Seven Maine-based businesses will receive $77,500 in U.S. Department of Agriculture (USDA) funds to purchase and install renewable energy systems, according to a March 7 report by Mainebiz.

The grants have been made through the Rural Energy for America Program, which provides guaranteed loan financing and grant funding to agricultural producers and rural small businesses for renewable energy systems or to make energy efficiency improvements.

Under the program, funds may be used for renewable energy systems, such as:

  • Biomass (for example: biodiesel and ethanol, anaerobic digesters, and solid fuels);
  • Geothermal for electric generation or direct use;
  • Hydropower below 30 MW;
  • Hydrogen;
  • Small and large wind generation;
  • Small and large solar generation; or
  • Ocean (tidal, current, thermal) generation.

In addition, funding may be used for the purchase, installation, and construction of energy efficiency improvements, such as:

  • High efficiency heating, ventilation and air conditioning systems (HVAC);
  • Insulation;
  • Lighting;
  • Cooling or refrigeration units;
  • Doors and windows;
  • Electric, solar or gravity pumps for sprinkler pivots;
  • Switching from a diesel to electric irrigation motor; or
  • Replacement of energy-inefficient equipment.

Renewable energy system grants range from $2,500 to $500,000 maximum. Applicants must provide at least 75 percent of the project cost, if applying for a grant only.

Among the businesses that will receive funding, according to Mainebiz, are the following:

FEDCO Seeds, Clinton: $20,000, to purchase and install a 54.6 kWh ground-mounted solar photovoltaic system to benefit its storage facility for seeds, plants, and gardening supplies. The system is projected to produce 70,793 kWh annually, replacing 96 percent of its energy demands.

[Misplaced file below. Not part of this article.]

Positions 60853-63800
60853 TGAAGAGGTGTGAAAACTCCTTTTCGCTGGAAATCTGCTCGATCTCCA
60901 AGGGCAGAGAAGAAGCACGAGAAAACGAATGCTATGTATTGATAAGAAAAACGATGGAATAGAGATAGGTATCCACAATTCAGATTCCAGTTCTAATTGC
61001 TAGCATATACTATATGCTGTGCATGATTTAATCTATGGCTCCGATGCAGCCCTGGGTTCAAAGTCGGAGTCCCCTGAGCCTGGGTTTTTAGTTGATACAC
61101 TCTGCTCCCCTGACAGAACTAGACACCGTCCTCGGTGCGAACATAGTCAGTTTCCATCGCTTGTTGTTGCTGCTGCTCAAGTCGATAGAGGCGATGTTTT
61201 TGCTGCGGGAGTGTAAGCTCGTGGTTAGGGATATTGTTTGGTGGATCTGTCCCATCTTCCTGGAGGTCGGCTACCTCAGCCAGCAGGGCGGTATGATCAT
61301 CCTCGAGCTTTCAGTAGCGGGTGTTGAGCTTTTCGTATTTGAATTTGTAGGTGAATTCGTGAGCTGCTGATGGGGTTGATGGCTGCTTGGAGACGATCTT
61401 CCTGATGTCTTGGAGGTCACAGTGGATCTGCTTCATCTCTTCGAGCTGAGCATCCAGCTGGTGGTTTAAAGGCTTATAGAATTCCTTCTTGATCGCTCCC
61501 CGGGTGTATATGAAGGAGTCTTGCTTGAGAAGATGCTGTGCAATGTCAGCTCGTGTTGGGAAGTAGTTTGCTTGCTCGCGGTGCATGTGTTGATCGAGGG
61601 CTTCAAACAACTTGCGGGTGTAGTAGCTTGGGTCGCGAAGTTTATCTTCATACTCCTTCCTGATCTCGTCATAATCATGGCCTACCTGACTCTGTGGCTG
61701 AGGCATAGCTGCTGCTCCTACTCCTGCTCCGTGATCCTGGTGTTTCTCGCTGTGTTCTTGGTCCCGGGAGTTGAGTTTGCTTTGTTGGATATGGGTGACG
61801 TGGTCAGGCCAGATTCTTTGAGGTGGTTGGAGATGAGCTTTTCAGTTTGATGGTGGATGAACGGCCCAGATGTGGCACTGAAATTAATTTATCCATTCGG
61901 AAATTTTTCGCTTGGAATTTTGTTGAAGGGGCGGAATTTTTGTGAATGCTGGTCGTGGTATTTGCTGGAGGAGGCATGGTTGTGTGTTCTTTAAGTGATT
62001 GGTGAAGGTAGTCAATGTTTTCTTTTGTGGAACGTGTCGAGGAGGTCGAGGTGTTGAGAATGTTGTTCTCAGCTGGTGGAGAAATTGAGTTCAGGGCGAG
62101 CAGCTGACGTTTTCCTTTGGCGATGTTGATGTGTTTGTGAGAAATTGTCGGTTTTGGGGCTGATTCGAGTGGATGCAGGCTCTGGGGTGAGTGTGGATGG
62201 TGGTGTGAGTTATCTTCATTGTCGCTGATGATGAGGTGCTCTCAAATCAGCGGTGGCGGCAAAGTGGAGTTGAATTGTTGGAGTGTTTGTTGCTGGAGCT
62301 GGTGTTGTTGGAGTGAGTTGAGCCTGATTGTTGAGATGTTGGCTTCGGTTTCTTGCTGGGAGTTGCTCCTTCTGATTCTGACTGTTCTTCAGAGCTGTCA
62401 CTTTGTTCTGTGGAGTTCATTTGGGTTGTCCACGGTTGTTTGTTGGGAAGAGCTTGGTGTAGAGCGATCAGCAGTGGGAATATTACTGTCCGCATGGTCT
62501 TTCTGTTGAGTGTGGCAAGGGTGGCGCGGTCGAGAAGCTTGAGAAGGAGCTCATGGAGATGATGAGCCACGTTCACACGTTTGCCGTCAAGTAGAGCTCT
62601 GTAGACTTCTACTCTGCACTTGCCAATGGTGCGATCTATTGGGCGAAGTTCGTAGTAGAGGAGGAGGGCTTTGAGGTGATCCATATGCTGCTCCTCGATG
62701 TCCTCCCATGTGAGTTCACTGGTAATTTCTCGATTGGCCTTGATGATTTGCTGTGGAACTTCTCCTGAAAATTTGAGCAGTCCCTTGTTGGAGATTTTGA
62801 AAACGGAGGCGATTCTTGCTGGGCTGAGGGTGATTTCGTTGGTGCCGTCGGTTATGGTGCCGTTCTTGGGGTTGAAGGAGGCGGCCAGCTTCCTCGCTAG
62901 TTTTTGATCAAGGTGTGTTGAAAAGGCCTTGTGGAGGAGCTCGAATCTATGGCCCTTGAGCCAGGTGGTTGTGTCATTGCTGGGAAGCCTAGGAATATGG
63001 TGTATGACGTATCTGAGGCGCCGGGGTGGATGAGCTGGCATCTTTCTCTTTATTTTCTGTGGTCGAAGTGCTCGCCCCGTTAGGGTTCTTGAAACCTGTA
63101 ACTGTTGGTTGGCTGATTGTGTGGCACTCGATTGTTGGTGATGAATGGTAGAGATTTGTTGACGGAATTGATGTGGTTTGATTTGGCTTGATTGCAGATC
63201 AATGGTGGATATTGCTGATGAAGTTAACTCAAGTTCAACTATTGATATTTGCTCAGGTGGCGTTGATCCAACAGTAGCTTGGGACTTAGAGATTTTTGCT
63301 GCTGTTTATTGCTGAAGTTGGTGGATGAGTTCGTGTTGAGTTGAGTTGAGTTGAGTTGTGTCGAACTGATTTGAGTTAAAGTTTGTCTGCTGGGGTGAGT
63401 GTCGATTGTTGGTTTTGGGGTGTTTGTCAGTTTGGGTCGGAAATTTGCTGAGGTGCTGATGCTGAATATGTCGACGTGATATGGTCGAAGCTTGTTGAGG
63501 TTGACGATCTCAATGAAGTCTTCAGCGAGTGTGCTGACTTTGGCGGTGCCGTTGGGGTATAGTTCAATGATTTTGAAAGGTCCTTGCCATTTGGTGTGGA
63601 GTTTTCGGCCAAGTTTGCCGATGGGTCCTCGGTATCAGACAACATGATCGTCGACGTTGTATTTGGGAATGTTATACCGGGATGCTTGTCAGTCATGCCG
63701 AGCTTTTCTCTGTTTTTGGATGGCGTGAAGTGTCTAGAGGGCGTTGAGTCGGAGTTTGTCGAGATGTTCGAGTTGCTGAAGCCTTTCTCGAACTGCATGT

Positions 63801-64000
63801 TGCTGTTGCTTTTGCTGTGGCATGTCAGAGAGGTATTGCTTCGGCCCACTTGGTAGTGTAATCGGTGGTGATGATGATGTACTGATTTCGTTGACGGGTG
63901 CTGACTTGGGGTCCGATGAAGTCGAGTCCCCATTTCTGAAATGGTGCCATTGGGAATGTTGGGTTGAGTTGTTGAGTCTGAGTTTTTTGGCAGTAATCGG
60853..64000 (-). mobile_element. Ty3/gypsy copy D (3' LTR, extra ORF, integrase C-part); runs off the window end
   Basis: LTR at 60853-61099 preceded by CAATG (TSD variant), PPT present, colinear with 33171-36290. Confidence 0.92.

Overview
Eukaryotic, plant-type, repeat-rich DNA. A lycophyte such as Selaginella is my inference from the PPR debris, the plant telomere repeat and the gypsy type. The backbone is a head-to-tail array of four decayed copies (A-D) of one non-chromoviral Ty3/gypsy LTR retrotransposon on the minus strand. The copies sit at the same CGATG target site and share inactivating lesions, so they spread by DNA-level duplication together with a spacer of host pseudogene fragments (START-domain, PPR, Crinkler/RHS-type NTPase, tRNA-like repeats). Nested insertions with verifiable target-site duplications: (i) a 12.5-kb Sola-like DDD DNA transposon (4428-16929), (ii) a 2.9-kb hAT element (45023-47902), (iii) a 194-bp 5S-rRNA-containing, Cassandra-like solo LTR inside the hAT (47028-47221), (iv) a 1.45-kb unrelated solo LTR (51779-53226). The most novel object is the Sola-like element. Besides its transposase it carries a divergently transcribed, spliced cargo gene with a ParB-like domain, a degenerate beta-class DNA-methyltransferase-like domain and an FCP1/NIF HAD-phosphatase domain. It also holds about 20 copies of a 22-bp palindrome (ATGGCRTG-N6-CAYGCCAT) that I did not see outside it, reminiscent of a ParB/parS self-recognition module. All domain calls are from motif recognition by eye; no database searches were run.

Solar Center, Arundel: $19,391, to purchase and install a 26.1 kW solar photovoltaic system on three ground-mounted trackers, to benefit a newly constructed greenhouse for organic farmers. The system is projected to produce 44,620 kWh annually, replacing 140 percent of its historical energy demand.

Bradbury Maple, Bridgewater: $3,567, to purchase and install a new reverse osmosis system for this maple syrup farm. The system will concentrate the sap, resulting in decreased fuel oil use for boiling. It is expected to reduce energy demands by 46 percent, saving 11,392 kWh annually.

Trippcrest Farm, Harrison: $8,081, to purchase and install a 14.85 kW roof-mounted solar photovoltaic system to benefit its horse farm. The system is projected to produce 13,961 kWh annually, replacing all of its business energy demands.

Harpswell Freezers, Harpswell: $2,534, to purchase and install a 26.5 kW roof-mounted solar photovoltaic system at one of its commercial rental real estate properties. This system is expected to produce 29,885 kWh annually, replacing 17 percent of its historic business energy demands.

Power Gripps USA, Sorrento: $13,228, to purchase and install an 18.4 kW roof-mounted solar photovoltaic system to benefit the owner’s business. This system is projected to produce 19,544 kWh annually, replacing all of the company’s energy demands.

Waldoboro Environmental Park, Waldoboro: $10,699, to purchase and install a 12.48 kW building-integrated solar photovoltaic system on a proposed new structure in the business park. This system is expected to produce 15,622 kWh annually.

USDA Rural Development Acting State Director Tommy R. Higgins said the companies were recognized through the Rural Energy for America Program.

“The Rural Energy for America Program helps rural Maine small businesses and agricultural producers [use] renewable energy sources and reduce overall energy consumption while substantially reducing their operating costs,” USDA Rural Development Acting State Director Tommy R. Higgins told the local news outlet, adding, “Keeping more hard-earned dollars in the pockets of Maine business owners also helps retain jobs, increase profitability, and aids in a cleaner environment for Maine communities.”

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